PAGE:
Polyphony Count

The higher polyphony count of the P115 gives the tone of the keyboard an enormous amount of depth and space across all of its voice options.

The keyboard has a better damper resonance response which allows for finer natural sound when playing the piano.

This piano also has an increased selection of instrument sounds. It has seventeen, three more than the previous version. The number of preset available rhythms have also increased.

Get Connected

One big improvement with this Yamaha piano is the connectivity. As in other models, there is a USB port to allow for connection. Even better? There is an app that works with the P115.

There is an app available for iOS devices like an iPhone or iPad. A player can control settings of the piano from this app. They can control things like volume and tones, which can make changing settings quicker.

Get Connected piano app

Another great feature of this app is that you can save preset settings. This would allow you to go back and forth between two settings you frequently use.

The connectivity and preset saving features of this piano and the iOS app make it a great piece of equipment for producers and touring musicians alike.

These features make it a staple in the studio and on the road.

Digital Piano Apps

The P115 is compatible with various piano -playing apps, which can aid in the piano learning process. Yamaha offers a free application called the “Digital Piano Controller” This application gives control of the multitude of functions available, to the user via a mobile device (smartphone or tablet). Features that can be manually controlled are rhythms and voices (among various other settings, which can be selected while looking a the screen). This makes it easy to enjoy any new piano function with ease, and the pianist can begin to save favorite settings, which can be recalled at any time.

Features such as this, bring piano playing into an affordable, 21st -century realm, and offers a continual opportunity to learn and grow.

The Good Stuff

  • The P-115 boasts 192 notes of polyphony, which makes this one of the best quality digital pianos around!
  • This particular Yamaha model is portable: The pianist can make use of a whole host of features to enhance the playing experience.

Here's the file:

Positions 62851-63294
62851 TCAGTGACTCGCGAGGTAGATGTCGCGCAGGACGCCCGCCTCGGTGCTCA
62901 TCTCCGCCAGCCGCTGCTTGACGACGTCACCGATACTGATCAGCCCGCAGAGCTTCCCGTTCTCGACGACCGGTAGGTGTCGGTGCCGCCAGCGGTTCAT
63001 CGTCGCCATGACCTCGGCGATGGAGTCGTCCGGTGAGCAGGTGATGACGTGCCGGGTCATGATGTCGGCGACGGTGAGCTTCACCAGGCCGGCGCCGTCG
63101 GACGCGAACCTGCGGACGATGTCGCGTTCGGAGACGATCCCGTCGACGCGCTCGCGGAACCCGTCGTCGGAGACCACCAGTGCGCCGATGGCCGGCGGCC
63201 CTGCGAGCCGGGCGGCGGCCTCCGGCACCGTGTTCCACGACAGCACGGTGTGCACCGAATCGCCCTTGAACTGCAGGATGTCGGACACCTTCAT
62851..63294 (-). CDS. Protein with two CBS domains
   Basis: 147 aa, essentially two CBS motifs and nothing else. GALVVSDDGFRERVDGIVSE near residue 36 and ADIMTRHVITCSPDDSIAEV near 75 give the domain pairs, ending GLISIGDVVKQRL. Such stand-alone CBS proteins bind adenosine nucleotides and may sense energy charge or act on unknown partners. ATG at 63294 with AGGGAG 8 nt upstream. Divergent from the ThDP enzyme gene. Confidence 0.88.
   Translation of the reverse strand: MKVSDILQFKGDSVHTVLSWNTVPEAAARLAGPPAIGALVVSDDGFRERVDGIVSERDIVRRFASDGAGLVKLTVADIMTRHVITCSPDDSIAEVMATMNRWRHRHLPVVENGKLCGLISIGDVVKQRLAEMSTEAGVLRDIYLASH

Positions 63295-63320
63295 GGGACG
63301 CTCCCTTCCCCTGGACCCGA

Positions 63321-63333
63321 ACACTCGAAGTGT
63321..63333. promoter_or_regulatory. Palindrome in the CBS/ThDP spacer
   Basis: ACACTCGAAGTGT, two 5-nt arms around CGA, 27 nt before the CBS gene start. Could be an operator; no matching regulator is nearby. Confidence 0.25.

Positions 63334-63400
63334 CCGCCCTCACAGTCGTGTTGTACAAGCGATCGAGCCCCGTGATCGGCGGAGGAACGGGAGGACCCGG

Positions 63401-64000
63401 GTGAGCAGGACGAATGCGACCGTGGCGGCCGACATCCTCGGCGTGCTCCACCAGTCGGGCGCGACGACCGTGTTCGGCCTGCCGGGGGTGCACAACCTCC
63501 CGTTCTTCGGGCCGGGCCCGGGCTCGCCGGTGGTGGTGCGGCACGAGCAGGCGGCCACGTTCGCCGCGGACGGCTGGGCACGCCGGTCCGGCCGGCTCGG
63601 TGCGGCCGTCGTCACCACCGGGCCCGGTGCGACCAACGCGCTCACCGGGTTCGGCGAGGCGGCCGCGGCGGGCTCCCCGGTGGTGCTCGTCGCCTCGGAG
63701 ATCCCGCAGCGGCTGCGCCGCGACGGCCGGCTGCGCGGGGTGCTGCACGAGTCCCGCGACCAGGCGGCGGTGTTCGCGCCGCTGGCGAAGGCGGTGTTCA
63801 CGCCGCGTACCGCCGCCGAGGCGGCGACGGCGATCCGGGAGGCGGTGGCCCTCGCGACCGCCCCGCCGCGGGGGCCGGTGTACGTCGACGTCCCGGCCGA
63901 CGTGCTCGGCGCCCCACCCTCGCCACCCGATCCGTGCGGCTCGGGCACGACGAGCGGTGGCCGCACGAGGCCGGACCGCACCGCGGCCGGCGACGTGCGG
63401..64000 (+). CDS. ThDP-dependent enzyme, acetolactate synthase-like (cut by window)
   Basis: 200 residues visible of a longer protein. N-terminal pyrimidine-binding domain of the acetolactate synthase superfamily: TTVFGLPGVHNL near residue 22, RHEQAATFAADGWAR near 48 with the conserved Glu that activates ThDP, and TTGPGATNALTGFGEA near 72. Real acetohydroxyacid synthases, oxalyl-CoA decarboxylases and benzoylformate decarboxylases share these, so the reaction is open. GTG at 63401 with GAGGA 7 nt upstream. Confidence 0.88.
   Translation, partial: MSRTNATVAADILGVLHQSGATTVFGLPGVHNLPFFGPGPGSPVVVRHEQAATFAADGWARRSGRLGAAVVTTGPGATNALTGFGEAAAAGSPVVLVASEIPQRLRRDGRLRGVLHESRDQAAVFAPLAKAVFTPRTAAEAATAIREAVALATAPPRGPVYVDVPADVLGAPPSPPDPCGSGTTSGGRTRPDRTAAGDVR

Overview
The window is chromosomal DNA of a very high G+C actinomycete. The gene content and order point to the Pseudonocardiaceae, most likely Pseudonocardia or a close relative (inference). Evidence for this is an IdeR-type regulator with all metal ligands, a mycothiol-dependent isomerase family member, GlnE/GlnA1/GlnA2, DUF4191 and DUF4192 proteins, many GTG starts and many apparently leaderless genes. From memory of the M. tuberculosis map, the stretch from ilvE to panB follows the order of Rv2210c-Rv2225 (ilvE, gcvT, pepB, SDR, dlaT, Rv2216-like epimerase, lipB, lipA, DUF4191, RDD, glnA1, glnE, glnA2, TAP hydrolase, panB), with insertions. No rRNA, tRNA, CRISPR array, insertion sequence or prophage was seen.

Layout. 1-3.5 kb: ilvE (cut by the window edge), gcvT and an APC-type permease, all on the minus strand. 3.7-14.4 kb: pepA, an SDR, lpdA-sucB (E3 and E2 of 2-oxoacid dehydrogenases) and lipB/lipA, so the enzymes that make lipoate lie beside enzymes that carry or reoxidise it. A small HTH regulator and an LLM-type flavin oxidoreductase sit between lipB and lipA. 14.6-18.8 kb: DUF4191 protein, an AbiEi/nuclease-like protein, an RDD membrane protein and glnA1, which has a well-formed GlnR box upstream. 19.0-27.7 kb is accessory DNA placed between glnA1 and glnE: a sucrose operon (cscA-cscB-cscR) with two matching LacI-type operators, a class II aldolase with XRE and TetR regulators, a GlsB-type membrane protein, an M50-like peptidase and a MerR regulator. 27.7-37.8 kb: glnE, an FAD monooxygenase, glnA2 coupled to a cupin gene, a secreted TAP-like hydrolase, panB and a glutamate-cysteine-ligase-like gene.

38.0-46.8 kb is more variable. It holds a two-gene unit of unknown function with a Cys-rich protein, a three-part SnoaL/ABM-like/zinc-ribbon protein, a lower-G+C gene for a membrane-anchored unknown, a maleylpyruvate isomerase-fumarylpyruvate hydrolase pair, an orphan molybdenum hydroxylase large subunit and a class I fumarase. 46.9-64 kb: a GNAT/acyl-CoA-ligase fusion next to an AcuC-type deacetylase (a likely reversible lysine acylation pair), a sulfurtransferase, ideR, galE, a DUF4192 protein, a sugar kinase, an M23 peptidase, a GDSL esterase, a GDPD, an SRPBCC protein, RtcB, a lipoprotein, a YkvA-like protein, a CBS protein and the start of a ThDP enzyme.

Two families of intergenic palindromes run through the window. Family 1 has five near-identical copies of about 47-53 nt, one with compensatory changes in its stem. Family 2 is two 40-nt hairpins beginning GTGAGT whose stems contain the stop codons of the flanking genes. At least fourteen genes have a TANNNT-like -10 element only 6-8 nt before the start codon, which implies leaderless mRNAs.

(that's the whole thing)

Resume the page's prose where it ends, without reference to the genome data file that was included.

• Due to the built-in speakers, the pianist is able to enjoy a powerful sound without the use of headphones.

The Bad Stuff

  • The P-115 does not offer the ability to connect to an existing MIDI setup due to the lack of a MIDI Port
  • Operating this instrument is a little more difficult, as there is no LCD screen
  • The P-115 only allows one song to be recorded and stored in the piano’s memory. This can slightly limit the capabilities of the instrument.

Let’s take a look at what’s changed from the p105 and what hasn’t. Then you can make up your mind whether or not to sell off your old one.

What’s Been Kept From the P105?

Pure CF Sound Engine. Like the P105, the P115 contains samples recorded directly from Yamaha’s state-of-the-industry CFIIIS Concert Grand Piano. It remains one of the most realistic grand piano sounds you can get from a digital keyboard.

Graded Hammer Technology. Also like its predecessor, the P115 uses Yamaha’s Graded Hammer technology to weight down its keys in order to exactly replicate the feel of a concert grand piano.

One of the big problems musicians still have with switching to digital keyboards is the feel: Yamaha pianos not only tweak the keys, the weights are proportionally heavier lower down at the bottom end of the scale, while those at the higher end of the scale are lighter.

The Graded Hammer standard also actually replicates, as much as technology will allow, the action of a hammer on a string; higher-end Yamaha digital piano systems even feature a degree called Natural Wood.

Intelligent Acoustic Control. Mere volume controls aren’t enough for a live stage setting, as Yamaha knows very well.

That’s why they came up with intelligent acoustic control, which boosts treble and bass when volume is lower and tweaks the EQ to make up for other deficiencies at low volume. The P115 still has this feature.

Lightweight Design. The P115’s weight is ever so slightly north of the P105’s 28 lb. specs — but not more than about 3 oz. or so. The effect is negligible: you won’t have to start working out to carry it around if you already own a P105.

What’s Different P105 vs P115?

Better Sound. One of the subtle but major improvements Yamaha made over the P105 is the sound itself.

Although it stlll samples from the CFIIIS concert piano, the overall effect is a little warmer and more natural if you listen closely. It’s not quite as bright as the P105.

Also, Yamaha has moved the tweeter position of the P115’s built-in speakers to more naturally replicate the acoustics of a real grand piano.

192-key Polyphony. The big selling point of the P115 lies here.

For those not in the know, “polyphony” simply refers to the number of notes that can ring at one time from a digital piano. While it may seem unnecessary for more than the P115’s 88 keys to ring out at one time, when you’re making those runs, or soloing, it can make a big difference.

You can get a Yamaha with the magic 256-key polyphony, but 192 is a big game changer for a mid-range priced digital piano such as this, and it’s a major improvement over the P105’s 128-key polyphony.